The General Services Administration (GSA) put out a request for information (RFI) on Feb. 22 to conduct market research on the establishment of a new Small Business Innovation and Research (SBIR) contract vehicle.
GSA’s Federal Systems Integration and Management Center’s (FEDSIM) Group Manager Alexandra Rouse shared last month that her office is making strides on the SBIR contract, and organizations can expect to see a draft in late March.
FEDSIM’s IDIQ Labs, embedded in the agency’s Innovation Sector, said in the RFI that it will name the contract RIO – for Research, Innovation, and Outcomes.
RIO is a program that would offer agencies technology funded from SBIR phase three grants.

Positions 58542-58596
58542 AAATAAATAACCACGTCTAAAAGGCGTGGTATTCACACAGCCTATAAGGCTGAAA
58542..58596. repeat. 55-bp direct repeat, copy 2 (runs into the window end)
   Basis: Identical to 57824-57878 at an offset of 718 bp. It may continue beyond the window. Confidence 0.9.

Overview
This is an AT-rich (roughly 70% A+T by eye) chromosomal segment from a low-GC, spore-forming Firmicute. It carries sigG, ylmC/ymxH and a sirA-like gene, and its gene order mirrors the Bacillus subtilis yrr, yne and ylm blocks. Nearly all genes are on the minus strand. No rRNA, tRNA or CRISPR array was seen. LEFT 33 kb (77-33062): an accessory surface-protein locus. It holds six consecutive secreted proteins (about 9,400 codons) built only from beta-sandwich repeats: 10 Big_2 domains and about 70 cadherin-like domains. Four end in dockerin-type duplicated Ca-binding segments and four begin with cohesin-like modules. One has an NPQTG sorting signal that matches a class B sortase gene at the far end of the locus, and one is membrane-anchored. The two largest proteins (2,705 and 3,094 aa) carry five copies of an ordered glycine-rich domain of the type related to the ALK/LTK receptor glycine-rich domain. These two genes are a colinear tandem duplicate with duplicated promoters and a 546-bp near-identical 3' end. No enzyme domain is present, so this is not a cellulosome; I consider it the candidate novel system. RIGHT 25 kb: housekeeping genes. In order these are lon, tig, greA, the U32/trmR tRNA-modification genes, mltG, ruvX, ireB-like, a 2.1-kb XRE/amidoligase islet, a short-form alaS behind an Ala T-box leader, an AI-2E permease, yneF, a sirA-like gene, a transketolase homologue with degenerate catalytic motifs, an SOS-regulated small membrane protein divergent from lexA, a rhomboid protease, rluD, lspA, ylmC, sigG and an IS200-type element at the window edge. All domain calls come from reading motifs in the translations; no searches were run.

Currently, the SBIR program has three phases: the first phase focuses on developing a proof-of-concept; phase two continues the research-and-development efforts to prove that the technology is commercially viable; phase three is where technologies go to commercialization.
However, while the SBIR program is often hailed as a success, too many technologies fail to advance beyond phase two of the program.
Phases one and two are funded by the SBIR program, but the third phase is a challenge because it requires an agency to fund further development work to get that technology or solution into production.
This is what agencies often call “the valley of death” – that seemingly uncrossable chasm between early prototyping of a new technology and getting it into the hands of government users.
GSA’s RIO Program aims to bridge that valley.
IDIQ Labs’ RFI requests all SBIR award documentation to further inform the GSA about the variances and nuances of different awarding agencies and offices. The documentation is due on March 10.
Rouse also said last month that FEDSIM was building the foundation for the RIO Program office, which the RFI notes currently has seven team members – including a manager, a contract specialist, and a procurement analyst.